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Maine Small Business Owners Check out ACA Options
12/10/2013   Reported By: Patty B. Wight

Small businesses - that is, those with fewer than 50 full-time employees, don't have to provide health insurance to employees under the Affordable Care Act. Some want to, but are finding that new options can be confusing. Patty Wight stopped by a forum this morning put on by the Maine Health Access Foundation to help small businesses forge ahead into this new territory.

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 Duration:
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Victoria Kuhn

Victoria Kuhn (left) came to the forum in South Portland on a sort of skeptical scavenger hunt. "I think I'm looking for what can't be had, which is to understand things and make it easy," she says.

Kuhn oversees about a dozen employees at her digital marketing business, Dirigo Design and Development. She currently offers health insurance, but came to check out her options under the Affordable Care Act.

"This is extremely complicated," she says. "I mean, I worked for more than a decade for an insurer so I think I have a fair bit of knowledge about the health insurance industry. But I find the information and rules colliding into each other, complicated and challenging."

True, admits insurance borker Michael Newsome, who helps businesses find their way. "The law is very complex - more words than the Lord of the Rings trilogy."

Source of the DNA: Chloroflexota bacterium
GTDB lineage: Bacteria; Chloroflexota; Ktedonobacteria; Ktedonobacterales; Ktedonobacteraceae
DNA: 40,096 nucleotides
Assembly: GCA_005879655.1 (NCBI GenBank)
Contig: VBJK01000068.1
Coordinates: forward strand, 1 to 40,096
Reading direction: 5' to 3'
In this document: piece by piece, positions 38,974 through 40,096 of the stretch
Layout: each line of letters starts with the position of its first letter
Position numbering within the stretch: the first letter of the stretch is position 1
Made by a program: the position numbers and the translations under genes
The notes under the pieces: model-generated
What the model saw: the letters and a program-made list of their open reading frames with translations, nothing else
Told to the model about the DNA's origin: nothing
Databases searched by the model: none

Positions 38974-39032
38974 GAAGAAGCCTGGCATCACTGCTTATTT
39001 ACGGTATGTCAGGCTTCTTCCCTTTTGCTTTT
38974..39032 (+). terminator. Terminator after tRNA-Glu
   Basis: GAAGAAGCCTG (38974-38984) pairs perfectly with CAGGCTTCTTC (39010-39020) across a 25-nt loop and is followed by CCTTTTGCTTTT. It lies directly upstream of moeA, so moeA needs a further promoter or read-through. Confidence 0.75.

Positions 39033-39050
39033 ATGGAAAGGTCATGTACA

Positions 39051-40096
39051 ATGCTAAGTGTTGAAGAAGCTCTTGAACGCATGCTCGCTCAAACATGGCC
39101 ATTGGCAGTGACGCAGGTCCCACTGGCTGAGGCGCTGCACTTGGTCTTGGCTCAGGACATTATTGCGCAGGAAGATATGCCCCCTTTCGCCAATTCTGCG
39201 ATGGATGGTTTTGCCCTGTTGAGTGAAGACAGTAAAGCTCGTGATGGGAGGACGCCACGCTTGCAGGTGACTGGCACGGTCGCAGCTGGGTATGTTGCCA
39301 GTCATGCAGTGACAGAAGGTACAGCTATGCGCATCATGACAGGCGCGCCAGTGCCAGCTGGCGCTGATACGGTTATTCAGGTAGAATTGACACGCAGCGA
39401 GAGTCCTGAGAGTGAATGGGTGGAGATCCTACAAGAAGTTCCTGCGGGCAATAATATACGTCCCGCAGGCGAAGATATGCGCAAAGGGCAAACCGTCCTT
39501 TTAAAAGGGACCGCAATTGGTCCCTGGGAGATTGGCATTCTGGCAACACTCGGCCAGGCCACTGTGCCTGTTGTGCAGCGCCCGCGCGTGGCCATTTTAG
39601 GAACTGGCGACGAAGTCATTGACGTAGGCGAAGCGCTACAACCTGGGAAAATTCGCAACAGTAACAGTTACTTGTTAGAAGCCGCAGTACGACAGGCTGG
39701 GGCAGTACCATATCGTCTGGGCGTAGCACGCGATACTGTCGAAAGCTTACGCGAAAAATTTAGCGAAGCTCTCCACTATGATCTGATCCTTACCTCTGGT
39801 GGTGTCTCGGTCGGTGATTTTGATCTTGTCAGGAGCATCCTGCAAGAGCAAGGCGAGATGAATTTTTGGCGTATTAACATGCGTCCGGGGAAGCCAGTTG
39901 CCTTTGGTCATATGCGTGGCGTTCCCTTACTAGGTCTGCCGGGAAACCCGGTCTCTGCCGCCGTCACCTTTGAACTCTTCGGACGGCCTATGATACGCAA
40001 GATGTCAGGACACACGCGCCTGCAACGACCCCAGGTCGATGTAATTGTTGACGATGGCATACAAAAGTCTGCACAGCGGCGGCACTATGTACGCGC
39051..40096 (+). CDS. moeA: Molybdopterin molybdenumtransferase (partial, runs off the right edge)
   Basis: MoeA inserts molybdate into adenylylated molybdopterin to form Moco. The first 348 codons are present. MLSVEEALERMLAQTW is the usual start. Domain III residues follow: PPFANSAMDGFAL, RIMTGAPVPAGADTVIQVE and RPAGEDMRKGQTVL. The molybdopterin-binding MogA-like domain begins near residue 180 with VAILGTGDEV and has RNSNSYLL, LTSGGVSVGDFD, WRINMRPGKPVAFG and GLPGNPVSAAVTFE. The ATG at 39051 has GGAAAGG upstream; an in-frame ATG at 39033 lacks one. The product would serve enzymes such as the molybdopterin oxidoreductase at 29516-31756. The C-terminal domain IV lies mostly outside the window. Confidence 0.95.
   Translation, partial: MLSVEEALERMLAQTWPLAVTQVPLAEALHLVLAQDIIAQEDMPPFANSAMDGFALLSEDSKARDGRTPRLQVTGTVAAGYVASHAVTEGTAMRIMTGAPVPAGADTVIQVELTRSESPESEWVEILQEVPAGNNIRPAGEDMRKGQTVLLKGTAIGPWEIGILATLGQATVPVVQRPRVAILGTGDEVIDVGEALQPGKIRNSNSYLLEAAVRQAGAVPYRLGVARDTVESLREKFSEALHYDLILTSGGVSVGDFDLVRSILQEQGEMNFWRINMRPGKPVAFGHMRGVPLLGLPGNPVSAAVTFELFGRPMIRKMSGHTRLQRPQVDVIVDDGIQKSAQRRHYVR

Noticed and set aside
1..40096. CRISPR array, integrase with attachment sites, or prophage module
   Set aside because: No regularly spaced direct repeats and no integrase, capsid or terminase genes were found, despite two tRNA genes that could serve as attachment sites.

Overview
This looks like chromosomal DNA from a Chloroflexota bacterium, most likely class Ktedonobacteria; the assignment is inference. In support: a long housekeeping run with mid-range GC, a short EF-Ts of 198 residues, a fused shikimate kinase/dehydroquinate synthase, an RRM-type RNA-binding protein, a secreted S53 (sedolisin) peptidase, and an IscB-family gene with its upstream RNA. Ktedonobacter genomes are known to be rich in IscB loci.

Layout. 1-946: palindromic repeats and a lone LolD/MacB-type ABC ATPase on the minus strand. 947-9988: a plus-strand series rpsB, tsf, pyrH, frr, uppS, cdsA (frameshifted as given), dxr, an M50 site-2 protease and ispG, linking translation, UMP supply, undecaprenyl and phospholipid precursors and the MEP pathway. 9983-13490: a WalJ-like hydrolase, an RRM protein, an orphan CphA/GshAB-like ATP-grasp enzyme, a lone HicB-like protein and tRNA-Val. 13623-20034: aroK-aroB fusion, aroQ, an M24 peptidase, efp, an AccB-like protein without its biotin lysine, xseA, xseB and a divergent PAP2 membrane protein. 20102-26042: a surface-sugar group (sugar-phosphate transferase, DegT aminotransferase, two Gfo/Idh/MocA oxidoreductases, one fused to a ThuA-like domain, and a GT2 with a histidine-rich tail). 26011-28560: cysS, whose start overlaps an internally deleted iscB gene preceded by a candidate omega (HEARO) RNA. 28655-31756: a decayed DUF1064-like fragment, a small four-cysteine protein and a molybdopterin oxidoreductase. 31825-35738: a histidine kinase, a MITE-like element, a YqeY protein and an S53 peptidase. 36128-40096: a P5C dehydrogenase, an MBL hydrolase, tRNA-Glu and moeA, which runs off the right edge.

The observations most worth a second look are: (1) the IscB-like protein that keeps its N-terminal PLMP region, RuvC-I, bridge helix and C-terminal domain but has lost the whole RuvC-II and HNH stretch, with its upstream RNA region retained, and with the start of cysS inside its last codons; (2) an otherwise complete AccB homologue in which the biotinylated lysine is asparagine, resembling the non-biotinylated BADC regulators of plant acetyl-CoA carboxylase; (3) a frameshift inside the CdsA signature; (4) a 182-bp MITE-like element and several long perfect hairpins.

Complex, because figuring out whether or not a small business should provide insurance depends on many different factors, says Consumers for Affordable Health Care's Mitchell Stein.

"Because for some low-wage workers, they may be better off on the individual marketplace. But if they're offered certain coverages at work, they're precluded from getting those individual subsidies," Stein says. "So it really bears the small employer taking some time, understanding the different ramifications of the law, and thinking about what's best, both for themselves as a business owner, and for their employees."

One particular conundrum small employers are grappling with is around something called composite rates - essentially, a blended insurance rate of all employees in a company. As of Jan. 1, insurance rates will no longer be delivered as a composite, where every employee premium is the same. Instead, the rates will be individualized. In this model, says insurance broker Carrie Baker of Norton Financial Services, older employees stick out like a sore thumb.

"I have a client that the oldest person in the group would have received a $900-a-month premium. The youngest would have had a $300-a-month premium," Baker says.

What this means is that employers now have to reconsider how they will contribute to employees' health insurance. "Am I just going to come up with a defined contribution, and, you know, 'You're older, you pay more - oh well,'" Baker says.

It's nuances like these, says Baker, that put an enormous administrative burden on businesses. And it's the type of decision that made small business owner Victoria Kuhn opt to keep her old insurance plan for employees for one more year.

"I just wanted to wrap my head around what the ACA issues are in the course of this next year, in 2014, rather than feeling rushed, like I have to hurry up and wrap my arms around it by Jan. 1 renewal, which is our renewal date," Kuhn says.

Small business owners in search of new options are being advised to find a good broker, as well as a good tax professional.

Photo: Patty Wight



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